According to the S&P National Healthcare Individual Claims Index, there appears to be strong evidence that there has been an increase in private enrollment since the introduction of the ACA.  The majority of this increase occurred concurrent with the introduction of the Health Insurance Marketplace in January 2014.  Because the initial open enrollment in the Health Insurance Marketplace was plagued with administrative problems, growth in enrollment was delayed.  In fact, in early 2014, the government announced that open enrollment would be extended to March 31, 2014.  As can be seen in Exhibit 1, individuals started to take advantage of this new coverage, and between October 2013 and September 2015, total enrollment increased by over 25% on an adjusted basis,[1] as measured by the S&P Healthcare Claims Indices for the individual market.  Given that the S&P Healthcare Claims Indices represent approximately 40% of the total commercial healthcare market in the U.S., we believe that it is reasonable to conclude that the ACA has induced more individuals to buy individual health coverage.  Also notable in Exhibit 1 is an increase in the cost trend from 5% annual to over 30% in 2014 on a 12-month basis, indicating that these additional enrollees had a significant impact on costs.

In part 2 next week, we will look deeper into the impact on costs that the additional enrollment had.

[1]   The enrollment numbers have been adjusted to remove the drop in enrollment due to the removal of a plan from the S&P Healthcare Indices in October 2014.

The posts on this blog are opinions, not advice. Please read our Disclaimers.

Long-Term Underperformance of European Active Management continues to play out in the active versus passive debate.

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Daniel Ung

Director

Global Research & Design

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Every six months, S&P Dow Jones Indices publishes the S&P Indices Versus Active (SPIVA®) Europe Scorecard, which seeks to compare the performance of actively managed equity funds across different categories, and in the SPIVA Europe Year-End 2015 Scorecard, we expanded it to cover more individual countries and regions.  Among the new additions are Italy, the Netherlands, Poland, Spain, Switzerland, and the Nordic region, with specific data for Denmark and Sweden.  This is also the first year-end report in which 10-year data is published for Europe. .  To access the full report, please click here and for the video summarizing the major findings of the report, please click here.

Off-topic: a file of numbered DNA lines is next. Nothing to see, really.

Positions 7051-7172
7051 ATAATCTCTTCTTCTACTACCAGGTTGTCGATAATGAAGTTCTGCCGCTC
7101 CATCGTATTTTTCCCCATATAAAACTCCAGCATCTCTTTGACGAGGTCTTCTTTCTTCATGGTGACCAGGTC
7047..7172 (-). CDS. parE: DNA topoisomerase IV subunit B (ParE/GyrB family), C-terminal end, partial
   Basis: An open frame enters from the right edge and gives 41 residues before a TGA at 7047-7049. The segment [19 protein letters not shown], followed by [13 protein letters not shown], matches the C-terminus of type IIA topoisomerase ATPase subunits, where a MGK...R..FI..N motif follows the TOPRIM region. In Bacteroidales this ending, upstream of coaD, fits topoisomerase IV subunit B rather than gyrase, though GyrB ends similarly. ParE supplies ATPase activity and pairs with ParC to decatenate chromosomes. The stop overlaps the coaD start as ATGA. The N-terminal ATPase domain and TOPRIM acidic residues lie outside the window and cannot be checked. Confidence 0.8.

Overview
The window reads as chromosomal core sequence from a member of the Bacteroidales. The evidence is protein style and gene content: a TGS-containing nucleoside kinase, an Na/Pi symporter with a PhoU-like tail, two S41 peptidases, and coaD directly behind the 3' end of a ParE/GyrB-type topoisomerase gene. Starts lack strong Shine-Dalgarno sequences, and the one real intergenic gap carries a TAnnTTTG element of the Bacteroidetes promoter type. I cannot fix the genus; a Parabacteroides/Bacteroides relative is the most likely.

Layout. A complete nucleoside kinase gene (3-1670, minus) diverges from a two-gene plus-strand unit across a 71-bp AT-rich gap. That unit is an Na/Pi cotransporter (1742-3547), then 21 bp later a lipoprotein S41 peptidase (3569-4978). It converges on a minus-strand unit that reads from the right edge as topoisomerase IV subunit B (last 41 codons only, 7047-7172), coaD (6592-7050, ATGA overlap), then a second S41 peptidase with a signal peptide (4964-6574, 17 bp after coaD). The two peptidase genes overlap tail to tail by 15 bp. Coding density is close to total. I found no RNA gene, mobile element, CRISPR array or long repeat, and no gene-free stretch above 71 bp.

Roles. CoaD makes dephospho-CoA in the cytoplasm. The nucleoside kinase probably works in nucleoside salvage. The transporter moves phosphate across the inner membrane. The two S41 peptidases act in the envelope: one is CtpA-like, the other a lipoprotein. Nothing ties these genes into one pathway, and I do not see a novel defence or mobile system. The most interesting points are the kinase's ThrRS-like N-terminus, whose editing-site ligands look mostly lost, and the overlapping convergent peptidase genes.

Global equity markets, as measured by the S&P Global 1200, rose 10.4% over the past one-year period, as measured in euros, which could largely be attributed to the European Central Bank’s quantitative easing program.  However, this apparently positive performance masked the heightened volatility that the equity markets experienced over the course of the year, which was a consequence of anemic Chinese growth, as well as the collapse in energy and commodity prices.

Compared to the S&P Europe 350, while 68.1% of active managers outperformed the benchmark over the short run, they underperformed the benchmark over longer time horizons.  63.8% of active managers underperformed the benchmark by the end of the three-year period, 80.6% in the five-year period, and 86.3% over the 10-year period.   Exhibit 1 shows the new categories highlighted in blue.

As for the global, emerging market, and U.S. equity categories, actively managed funds—in both euro and pound sterling—underperformed substantially in the short term (one-year category) and in the long run (10-year category).  For instance, 61.2% of global equity funds underperformed their benchmark over a one-year period, and 89.08% of funds underperformed the benchmark over a 10-year period.

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The posts on this blog are opinions, not advice. Please read our Disclaimers.